We’ve provided a few charts illustrating quarterly market performance, short-term downturns, and long-term returns from multiple assets classes. The first chart is a wave of red, as nearly every asset class struggled to gain some traction last quarter.

Interest rates went up while inflation was high. In a few very short weeks, the headlines shifted from fast growth and an overheated economy to fears of recession. With interest rates so low and then rising as much as they have so quickly, bond markets did not provide the stability that they have in the past.

The second quarter was challenging as the cornucopia of headline clichés were everywhere: soft landings, hard landings, economic jolts, wrenches getting thrown into the system, unprecedented times, etc. The included charts provide some context on Q2 headlines and equities performance.

Take a deep breath. As difficult as this year has been, there are some things that we can hang our hat on looking forward:

  • Smaller cap stocks outperformed larger cap and value outperformed growth. Cyclical tended to do better than non-cyclical industries.

  • Yields on treasuries have climbed and it finally looks like cash funds may begin to have some yield. Dividend payments have increased.

  • Job growth was strong during the second quarter and continues to be strong heading into the third quarter.

  • Higher interest rates mean that more portfolio income can be generated.

  • Lower equity prices mean that global valuations are better now than they were just a few months ago.

  • Many high-quality companies continue to do well and look poised to do well going forward, even if there is a slowing economy.

Managing Recession Fears

For historical context, per data from Dimensional Fund Advisors1 (DFA), there have been 13 recessions since the mid-1940s. This look-back can provide some perspective should the current economy and markets continue to retract. Markets tend to decline ahead of the “official” start of a recession and begin gaining before the recession ends and the economy improves.

Since 1926, through the end of 2021, DFA counted 28 instances in which the S&P 500 declined more than 20% from a peak to a trough. On average, in the 12 months that followed, the return was 22%. After 3 years, the cumulative return on average was +41%. After 5 years , the cumulative return was +71%.
It has been said, “Music is what happens between the notes.” Portfolio strategy is what occurs between the buys and the sells. It is easy to say, “Buy this one security/fund or sell that one security/fund.” The tough part is coming up with the allocation, understanding the risk parameters and having the discipline to know that some pieces will have more emphasis at any given point than another.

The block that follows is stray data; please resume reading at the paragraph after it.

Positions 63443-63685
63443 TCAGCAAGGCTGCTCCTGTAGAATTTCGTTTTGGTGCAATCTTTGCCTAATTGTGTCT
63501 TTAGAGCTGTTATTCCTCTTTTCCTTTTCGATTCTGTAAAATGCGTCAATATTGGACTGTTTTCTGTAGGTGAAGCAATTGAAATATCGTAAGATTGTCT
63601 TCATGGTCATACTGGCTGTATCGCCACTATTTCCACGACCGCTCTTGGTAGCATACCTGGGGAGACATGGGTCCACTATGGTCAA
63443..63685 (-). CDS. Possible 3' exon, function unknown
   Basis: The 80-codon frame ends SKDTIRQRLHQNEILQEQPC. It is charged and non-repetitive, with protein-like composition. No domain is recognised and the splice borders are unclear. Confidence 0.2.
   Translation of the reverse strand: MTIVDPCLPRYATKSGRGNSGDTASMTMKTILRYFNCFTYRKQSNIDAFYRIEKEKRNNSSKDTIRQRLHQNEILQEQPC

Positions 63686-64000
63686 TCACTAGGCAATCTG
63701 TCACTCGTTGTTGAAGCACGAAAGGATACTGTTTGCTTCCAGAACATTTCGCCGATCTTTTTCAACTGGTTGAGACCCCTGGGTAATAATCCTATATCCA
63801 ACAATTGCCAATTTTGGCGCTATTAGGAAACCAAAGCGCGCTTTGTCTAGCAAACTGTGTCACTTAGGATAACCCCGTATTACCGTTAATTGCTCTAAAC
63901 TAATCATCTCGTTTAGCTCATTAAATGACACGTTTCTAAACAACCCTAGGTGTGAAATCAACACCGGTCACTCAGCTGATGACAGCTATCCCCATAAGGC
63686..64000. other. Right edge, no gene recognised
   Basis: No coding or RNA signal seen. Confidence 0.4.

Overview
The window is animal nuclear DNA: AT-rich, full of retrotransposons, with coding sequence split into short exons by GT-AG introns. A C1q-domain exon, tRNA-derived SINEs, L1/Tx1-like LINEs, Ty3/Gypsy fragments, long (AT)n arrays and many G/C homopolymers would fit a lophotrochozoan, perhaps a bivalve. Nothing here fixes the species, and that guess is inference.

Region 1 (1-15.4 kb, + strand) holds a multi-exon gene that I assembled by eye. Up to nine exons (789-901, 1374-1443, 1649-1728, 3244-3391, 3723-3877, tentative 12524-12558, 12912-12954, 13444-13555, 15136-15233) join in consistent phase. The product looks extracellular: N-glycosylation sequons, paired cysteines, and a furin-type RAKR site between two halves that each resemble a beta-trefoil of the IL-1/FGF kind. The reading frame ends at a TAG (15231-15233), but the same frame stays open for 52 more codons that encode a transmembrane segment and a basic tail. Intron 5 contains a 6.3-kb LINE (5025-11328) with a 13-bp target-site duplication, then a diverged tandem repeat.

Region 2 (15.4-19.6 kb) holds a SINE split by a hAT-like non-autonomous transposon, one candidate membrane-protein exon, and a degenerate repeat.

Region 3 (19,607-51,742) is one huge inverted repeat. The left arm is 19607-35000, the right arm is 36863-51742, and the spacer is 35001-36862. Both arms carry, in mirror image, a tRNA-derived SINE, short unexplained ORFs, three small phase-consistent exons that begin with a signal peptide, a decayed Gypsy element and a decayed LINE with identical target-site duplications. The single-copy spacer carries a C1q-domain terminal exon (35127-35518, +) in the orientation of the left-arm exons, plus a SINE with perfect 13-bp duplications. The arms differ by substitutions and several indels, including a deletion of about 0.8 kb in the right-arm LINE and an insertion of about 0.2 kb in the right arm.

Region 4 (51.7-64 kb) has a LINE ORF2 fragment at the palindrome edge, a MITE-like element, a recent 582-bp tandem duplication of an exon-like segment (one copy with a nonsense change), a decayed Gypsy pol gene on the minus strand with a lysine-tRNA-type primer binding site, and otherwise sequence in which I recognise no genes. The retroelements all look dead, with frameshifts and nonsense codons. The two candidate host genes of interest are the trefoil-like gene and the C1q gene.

These last few months have been difficult and the next few may be as well. In recent communications, we’ve provided some information about what we are doing from a rebalancing perspective. This rebalancing, along with the tried-and-true concepts of diversification, global allocations, valuation, quality, and generation of income in the construction of your portfolio, are the keys to weathering the current market environment and all its short-term challenges.

1 “Three Crucial Lessons for Weathering the Stock Market’s Form” by Marlena Lee, PhD,  Dimensional Fund Advisors

Modera Wealth Management., LLC (“Modera”) is an SEC-registered investment advisor with places of business in Massachusetts, New York, New Jersey, Pennsylvania, North Carolina, Georgia and Florida. Modera may only transact business in those states in which it is registered or qualifies for an exemption or exclusion from registration requirements. SEC registration does not imply any level of skill or training. For information pertaining to our registration status, fees and services, please contact us or refer to the Investment Adviser Public Disclosure web site (www.adviserinfo.sec.gov) to obtain a copy of our disclosure statement set forth in Form ADV Part 2A. Please read the disclosure statement carefully before you invest or send money.

This commentary is limited to the dissemination of general information about Modera’s investment advisory and financial planning services that is not suitable for everyone. Nothing herein should be interpreted or construed as investment advice nor as legal, tax or accounting advice nor as personalized financial planning, tax planning or wealth management advice. For legal, tax and accounting-related matters, we recommend you seek the advice of a qualified attorney or accountant. This article is not a substitute for personalized investment or financial planning from Modera. There is no guarantee that the views and opinions expressed herein will come to pass, and the information herein should not be considered a solicitation to engage in a particular investment or financial planning strategy. The statements and opinions expressed in this article are subject to change without notice based on changes in the law and other conditions.

Investing in the markets involves gains and losses and may not be suitable for all investors. Information herein is subject to change without notice and should not be considered a solicitation to buy or sell any security or to engage in a particular investment or financial planning strategy. Individual client asset allocations and investment strategies differ based on varying degrees of diversification and other factors. Diversification does not guarantee a profit or guarantee against a loss.